Chevy Teases Next Colorado, Promotes Off-Road Chops

chevy teases next colorado promotes off road chops

We’ve known for some time that the Bowtie Brigade has been busying themselves with a refresh of their midsize Colorado pickup. With a new Ranger on the way and Nissan’s new (final?) Frontier already here, you can bet Chevy won’t be caught napping in this profitable segment.

To date, we’ve been left guessing as to what styling changes GM has in store for the Colorado in ’23. A teaser video published to YouTube just last week – and the magic of well-timed screenshots – gives us our first clues for what to expect.

Up front, its headlamps are notably thinner, taking some cues from the big bro Silverado and extending themselves into the grille. That area seems very square, bifurcated as usual with a styling bar that holds the bowtie badge. This trim is equipped with what GM calls a ‘safari bar’, undoubtedly part of an optional package for either the ZR2 or Bison off-road trims. One can probably append it as an accessory to their two-wheel-drive LS as well if you feel like annoying onlookers at the trailhead.

Hilariously, a caption at the bottom of the screen – courtesy of GM’s legal department, natch – says the Safari Bar may block the front camera and scupper the surround-view camera system. I guess the bed-wetting lawyers felt the need to inject their unique brand of dourness on us in some form. We will note these types of cams are welcome additions off-road, permitting the driver to peer ahead and (mis)judge obstacles with accuracy. They’re useful in parking lots as well, which is probably where the majority of these trucks will spend most of their time. The rear of the truck shows taillights which crib much from the Silverado in terms of their shape.

It is unclear which engines will remain available in the 2023 Colorado and its Canyon sibling. Those models are one of the few not yet listed on next year’s fleet order forms, suggesting either significant changes being kept under wraps or a sysop who is asleep at their keyboard. At present, one can select a 200-horsepower four-banger or a V6 with 308 ponies. There is also a diesel option making just 181 hp but cranking out 369 lb.-ft of torque. All are connected to an automatic transmission after GM quietly dropped the manual box a couple of model years ago.

The 2023 Chevrolet Colorado is set to debut exactly one month from now on July 28th.

[Images: GM]

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5 of 19 comments
  • Daveo Daveo on Jun 29, 2022

    The headlights and grille look like they were lifted off a Traverse.

  • MrIcky MrIcky on Jun 29, 2022

    If it's the rumored i4, then this might not be such a bad thing. The 2.7 has lots of hp and torque and is tuned almost diesel-like. It's a surprising engine and would do well in this use.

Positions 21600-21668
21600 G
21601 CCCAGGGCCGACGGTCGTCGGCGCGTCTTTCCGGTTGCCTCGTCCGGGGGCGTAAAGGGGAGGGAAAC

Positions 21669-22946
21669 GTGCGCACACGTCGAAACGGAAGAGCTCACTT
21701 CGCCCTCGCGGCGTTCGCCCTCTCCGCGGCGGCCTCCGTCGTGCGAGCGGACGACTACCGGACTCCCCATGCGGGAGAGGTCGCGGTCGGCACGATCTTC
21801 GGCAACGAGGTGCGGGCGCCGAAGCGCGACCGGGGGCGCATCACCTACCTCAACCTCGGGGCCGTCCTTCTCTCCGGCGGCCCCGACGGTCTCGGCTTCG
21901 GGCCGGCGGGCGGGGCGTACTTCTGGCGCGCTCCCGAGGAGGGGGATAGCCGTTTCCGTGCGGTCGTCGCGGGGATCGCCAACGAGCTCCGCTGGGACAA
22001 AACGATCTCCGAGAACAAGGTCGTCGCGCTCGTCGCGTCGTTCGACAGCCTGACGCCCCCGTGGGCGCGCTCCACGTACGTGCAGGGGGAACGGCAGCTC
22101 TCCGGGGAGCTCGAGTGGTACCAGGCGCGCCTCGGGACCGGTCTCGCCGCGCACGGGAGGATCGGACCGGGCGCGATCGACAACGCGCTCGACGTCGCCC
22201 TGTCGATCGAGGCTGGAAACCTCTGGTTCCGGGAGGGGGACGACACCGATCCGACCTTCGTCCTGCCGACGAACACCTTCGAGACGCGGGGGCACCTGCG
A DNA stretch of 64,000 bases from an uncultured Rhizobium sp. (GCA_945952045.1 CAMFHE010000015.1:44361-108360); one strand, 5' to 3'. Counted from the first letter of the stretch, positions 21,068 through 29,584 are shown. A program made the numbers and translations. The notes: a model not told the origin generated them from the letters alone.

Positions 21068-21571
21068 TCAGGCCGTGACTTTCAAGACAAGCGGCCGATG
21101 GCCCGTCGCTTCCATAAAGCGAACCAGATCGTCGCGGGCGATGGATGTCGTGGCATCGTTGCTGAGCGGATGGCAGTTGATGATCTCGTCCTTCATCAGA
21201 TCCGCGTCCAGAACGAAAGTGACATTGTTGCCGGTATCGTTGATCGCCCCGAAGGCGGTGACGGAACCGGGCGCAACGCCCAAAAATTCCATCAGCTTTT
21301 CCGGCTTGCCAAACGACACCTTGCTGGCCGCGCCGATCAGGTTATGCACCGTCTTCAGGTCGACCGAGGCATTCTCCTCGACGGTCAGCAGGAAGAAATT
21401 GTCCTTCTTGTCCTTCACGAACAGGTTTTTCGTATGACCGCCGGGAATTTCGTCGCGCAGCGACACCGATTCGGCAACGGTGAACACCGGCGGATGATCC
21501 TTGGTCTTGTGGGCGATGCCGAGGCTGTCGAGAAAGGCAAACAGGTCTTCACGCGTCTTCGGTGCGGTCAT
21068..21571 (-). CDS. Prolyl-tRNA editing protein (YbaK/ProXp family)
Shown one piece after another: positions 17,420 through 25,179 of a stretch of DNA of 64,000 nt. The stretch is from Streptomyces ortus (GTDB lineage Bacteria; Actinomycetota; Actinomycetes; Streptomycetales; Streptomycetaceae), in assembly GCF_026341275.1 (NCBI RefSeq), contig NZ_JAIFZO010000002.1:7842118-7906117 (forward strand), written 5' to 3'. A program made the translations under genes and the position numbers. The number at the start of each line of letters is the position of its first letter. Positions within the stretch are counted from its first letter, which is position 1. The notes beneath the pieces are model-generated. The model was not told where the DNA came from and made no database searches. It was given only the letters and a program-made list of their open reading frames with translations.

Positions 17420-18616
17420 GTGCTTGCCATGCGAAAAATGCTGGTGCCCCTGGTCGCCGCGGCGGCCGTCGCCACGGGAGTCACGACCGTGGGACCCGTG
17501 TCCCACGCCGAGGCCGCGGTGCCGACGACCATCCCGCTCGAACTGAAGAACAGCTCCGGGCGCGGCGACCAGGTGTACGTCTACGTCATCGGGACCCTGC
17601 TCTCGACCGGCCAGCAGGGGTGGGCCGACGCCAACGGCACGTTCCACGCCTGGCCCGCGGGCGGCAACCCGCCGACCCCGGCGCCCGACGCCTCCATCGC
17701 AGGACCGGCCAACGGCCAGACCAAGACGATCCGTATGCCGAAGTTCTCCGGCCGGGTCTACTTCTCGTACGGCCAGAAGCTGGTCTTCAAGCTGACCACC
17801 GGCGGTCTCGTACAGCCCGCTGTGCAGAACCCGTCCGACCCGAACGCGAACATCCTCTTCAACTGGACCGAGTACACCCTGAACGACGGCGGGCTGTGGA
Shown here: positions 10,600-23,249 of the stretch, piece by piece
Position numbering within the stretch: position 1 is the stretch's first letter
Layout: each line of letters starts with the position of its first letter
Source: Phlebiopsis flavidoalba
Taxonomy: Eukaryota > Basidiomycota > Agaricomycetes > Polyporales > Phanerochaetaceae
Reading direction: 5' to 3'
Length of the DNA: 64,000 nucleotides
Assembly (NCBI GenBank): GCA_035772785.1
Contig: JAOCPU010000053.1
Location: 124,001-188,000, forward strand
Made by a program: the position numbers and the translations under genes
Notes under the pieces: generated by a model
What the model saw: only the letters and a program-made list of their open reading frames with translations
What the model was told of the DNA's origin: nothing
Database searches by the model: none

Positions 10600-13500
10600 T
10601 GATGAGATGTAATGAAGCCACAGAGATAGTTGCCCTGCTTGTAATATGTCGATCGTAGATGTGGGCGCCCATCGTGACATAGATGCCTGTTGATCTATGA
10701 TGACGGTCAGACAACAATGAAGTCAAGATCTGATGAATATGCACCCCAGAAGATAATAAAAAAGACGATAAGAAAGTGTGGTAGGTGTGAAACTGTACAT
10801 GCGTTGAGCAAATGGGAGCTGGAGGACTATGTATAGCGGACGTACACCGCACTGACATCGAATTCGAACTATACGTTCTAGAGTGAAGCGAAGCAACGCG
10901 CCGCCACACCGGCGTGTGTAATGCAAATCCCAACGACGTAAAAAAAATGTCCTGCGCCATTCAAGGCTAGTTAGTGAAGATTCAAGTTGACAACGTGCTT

• See 2 previous
    • Lou_BC Lou_BC on Jul 01, 2022

      @sgeffe - I too doubt it's towing ability. I test drove a Silverado TrailBoss crew long box up a plateau to some farmland. It went up fine but the steep switchbacks on the dirt road off the plateau was scary. It would not hold the truck back under compression braking. I manually shifted down to 1st and let it go. It steadily built RPM and speed almost to redline before I lost my nerve and hit the brakes. My 2010 5.4 F150 with a partial load will easily hold 30 - 40 kph on engine alone in the same switchbacks.

  • DenverMike When was it ever a mystery? The Fairmont maybe, but only the 4-door "Futura" trim, that was distinctively upscale. The Citation and Volare didn't have competing trims, nor was there a base stripper Maxima at the time, if ever, crank windows, vinyl seats, 2-doors, etc. So it wasn't a "massacre", not even in spirit, just different market segments. It could be that the Maxima was intended to compete with those, but everything coming from Japan at the time had to take it up a notch, if not two.Thanks to the Japanese "voluntary" trade restriction, everything had extra options, if not hard loaded. The restriction limited how many vehicles were shipped, not what they retailed at. So Japanese automakers naturally raised the "price" (or stakes) without raising MSRP. What the dealers charged (gouged) was a different story.Realistically, the Maxima was going up against entry luxury sedans (except Cimarron lol), especially Euro/German, same as the Cressida. It definitely worked in Japanese automaker's favor, not to mention inspiring Lexus, Acura and Infiniti.
  • Ronnie Schreiber Hydrocarbon based fuels have become unreliable? More expensive at the moment but I haven't seen any lines gathering around gas stations lately, have you? I'm old enough to remember actual gasoline shortages in 1973 and 1979 (of course, since then there have been many recoverable oil deposits discovered around the world plus the introduction of fracking). Consumers Power is still supplying me with natural gas. I recently went camping and had no problem buying propane.Texas had grid problems last winter because they replaced fossil fueled power plants with wind and solar, which didn't work in the cold weather. That's the definition of unreliable.I'm an "all of the above" guy when it comes to energy: fossil fuels, hydro, wind (where it makes sense), nuclear (including funding for fusion research), and possibly solar.Environmental activists, it seems to me, have no interest in energy diversity. Based on what's happened in Sri Lanka and the push against agriculture in Europe and Canada, I think it's safe to say that some folks want most of us to live like medieval peasants to save the planet for their own private jets.
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  • MaintenanceCosts There's no mystery anymore about how the Japanese took over the prestige spot in the US mass market (especially on the west coast) when you realize that this thing was up against the likes of the Fairmont, Citation, and Volaré. A massacre.